>  
>                 - We had instability when we have memory leaks that randomly slows down Pharo. 
> 
> Indeed, and memory leaks are not necessarily caused by the GC, but by handles to external memory, something that affects Pharo deeply because its graphics model uses external libraries, and hence requires more careful interfacing with external libraries, something that would be improved by having reliable ephemeron support.
> 
> I am quite confident that there are no memory leaks in the Spur GC; but I'm happy to be proved wrong and, along with Clément, who is currently doing great work on the GC, work that we hope to show a string publication for very soon, I will be happy to attempt to fix any memory leaks that are the fault of the GC, and not thin the FFI.
>  
>                 - We had instability which delays our release with a bug in FFI that made cairo crash on windows 64 bits.
> 
> Yes, there are bugs in the VM. And what's your point?
>  
> If you want to interact with us (and not only me, because I’m the tip of the iceberg
> and many people are frustrated by your attitude), let us start with positive communication and attitude:
> 
>         - You express your problems and we see how we (together) can fix them. 
> 
> That's what I'm trying to do.
>  
> 
>         - You can contribute by writing tests and by entering bug entries in the bug tracker.
> 
> I write tests in VMMaker and elsewhere.  Being able to load VMMaker into Pharo and run the simulator, generate sources, do in-image compilation, and run its test suites is a significant number of tests. I work principally in Squeak.  I interact with lots of people in the Pharo community.  I am here, interacting now.
>  
> About Pharo:
> ————————
> We understand that some people do not like it but we do not force anybody use and make business with it. 
> Now I want to make something super clear: Pharo will not sacrifice agility and improvements on the altar of 
> compatibility with Squeak. 
> 
> I am not asking that the Pharo community do that.  I am asking that the VMMaker package continue to work from releases to release.  From Pharo 6 to Pharo 7 that did not happen.
> 
> Pharo will change because Pharo is agile and because many things should be improved.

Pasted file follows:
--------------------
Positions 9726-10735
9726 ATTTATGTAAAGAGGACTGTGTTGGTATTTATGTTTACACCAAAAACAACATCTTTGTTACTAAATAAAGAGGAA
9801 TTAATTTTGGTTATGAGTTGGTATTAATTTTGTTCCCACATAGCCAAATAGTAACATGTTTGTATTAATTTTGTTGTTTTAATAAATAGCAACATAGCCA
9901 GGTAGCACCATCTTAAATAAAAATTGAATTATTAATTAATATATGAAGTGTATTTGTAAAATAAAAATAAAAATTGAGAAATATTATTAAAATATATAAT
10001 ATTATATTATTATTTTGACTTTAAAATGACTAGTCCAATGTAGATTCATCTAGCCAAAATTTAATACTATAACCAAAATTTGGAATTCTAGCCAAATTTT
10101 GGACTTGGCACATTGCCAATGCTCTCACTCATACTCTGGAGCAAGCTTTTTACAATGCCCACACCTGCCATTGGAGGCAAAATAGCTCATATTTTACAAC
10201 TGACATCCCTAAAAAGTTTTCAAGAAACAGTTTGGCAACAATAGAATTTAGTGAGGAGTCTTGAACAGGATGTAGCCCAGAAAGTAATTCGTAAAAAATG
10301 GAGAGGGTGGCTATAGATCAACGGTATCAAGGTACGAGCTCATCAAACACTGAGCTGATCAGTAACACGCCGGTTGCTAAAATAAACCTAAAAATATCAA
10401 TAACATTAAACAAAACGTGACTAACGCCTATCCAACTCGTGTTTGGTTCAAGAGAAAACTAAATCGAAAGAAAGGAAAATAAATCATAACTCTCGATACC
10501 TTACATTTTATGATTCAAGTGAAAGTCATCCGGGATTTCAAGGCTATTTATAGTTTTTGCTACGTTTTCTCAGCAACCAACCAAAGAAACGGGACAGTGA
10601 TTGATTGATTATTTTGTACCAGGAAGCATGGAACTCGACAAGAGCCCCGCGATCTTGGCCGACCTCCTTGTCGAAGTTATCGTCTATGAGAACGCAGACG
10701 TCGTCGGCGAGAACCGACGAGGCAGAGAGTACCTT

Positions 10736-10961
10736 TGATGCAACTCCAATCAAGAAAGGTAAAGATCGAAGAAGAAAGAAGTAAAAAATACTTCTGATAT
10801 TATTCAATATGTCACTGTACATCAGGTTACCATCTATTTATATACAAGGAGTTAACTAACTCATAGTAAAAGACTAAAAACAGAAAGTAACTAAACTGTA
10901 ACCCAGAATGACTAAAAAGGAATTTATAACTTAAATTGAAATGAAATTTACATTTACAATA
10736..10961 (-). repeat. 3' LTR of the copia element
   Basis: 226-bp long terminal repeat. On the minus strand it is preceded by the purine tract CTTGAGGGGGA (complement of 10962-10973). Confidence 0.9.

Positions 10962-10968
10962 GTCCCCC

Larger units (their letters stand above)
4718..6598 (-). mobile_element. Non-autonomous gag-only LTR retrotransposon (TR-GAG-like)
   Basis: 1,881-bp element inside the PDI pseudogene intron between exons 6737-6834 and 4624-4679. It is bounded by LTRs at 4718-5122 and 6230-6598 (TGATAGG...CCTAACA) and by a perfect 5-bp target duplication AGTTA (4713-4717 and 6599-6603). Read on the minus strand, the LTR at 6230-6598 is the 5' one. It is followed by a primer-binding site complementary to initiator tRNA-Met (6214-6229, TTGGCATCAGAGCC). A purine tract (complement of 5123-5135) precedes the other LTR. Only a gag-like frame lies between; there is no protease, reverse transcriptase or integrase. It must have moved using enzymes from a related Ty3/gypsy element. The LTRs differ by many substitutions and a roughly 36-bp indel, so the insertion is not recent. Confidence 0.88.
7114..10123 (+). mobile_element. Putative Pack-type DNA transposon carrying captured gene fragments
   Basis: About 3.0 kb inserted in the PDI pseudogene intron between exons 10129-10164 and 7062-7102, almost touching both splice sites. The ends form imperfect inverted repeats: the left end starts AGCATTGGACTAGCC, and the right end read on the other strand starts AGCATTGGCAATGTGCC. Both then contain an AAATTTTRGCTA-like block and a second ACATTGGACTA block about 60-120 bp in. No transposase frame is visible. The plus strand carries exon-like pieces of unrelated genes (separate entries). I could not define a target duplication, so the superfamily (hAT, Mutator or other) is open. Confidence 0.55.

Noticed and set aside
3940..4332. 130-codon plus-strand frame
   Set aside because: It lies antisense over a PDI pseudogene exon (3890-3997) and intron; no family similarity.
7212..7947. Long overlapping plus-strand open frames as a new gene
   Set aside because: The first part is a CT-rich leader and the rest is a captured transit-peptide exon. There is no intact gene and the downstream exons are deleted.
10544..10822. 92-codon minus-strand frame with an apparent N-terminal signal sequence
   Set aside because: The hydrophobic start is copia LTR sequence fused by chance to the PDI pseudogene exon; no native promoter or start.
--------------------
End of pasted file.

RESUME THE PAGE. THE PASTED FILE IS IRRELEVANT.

> 
> and because it has a high-quality VM beneath it that has improved performance exponentially in the move from interpreter, stack interpreter, cog v1 and spur, and should continue to do so through Sista.  We are all working hard to make things better.
> 
> We pay real attention about backwards compatibility. Much more than people think. 
> Because we have many external projects and libraries that we support. 
> Now if Pharo is used to build the VM then we will have to find a way to pay attention. 
> And we will reinvest in building a process that checks this. 
> 
> Good; thank you.
>  
> 
> Our problem is that integration time cannot take hours and right now validating Pharo is
> a bit too long. We will work on it. 
> 
> We strongly advocate to invest in tests. Tests are a good mechanisms to support evolution. 
> If you have tests we can automatically rewrite deprecated methods and we will use this more often. 
> 
> We finally start to have:
>         - a better compiler and not an ancient one which reported error as Morph.
>         - a better architecture, more modular
>         - a real bootstrap (we should improve it and build tools to support it - we are working on it)
>         - strong libraries (File, Stream, HTTP) more documented and tested
>         - better tools (Iceberg and Calypso are definitively steps in the right direction)
> And we will continue to improve. 
> We will iterate on all these to make Pharo even better. 
> We are writing more tests to support those changes. 
> 
> Glad to hear it.  And I'm very much aware of this work and support it wholeheartedly.  And in the VM we are doing similar things.
>  
> I repeat it: I think that we are doing a pretty good job about the quality that we deliver. 
> 
> I agree.
>  
> Stef
> 
> Thank you.
> Eliot
>  
> 
>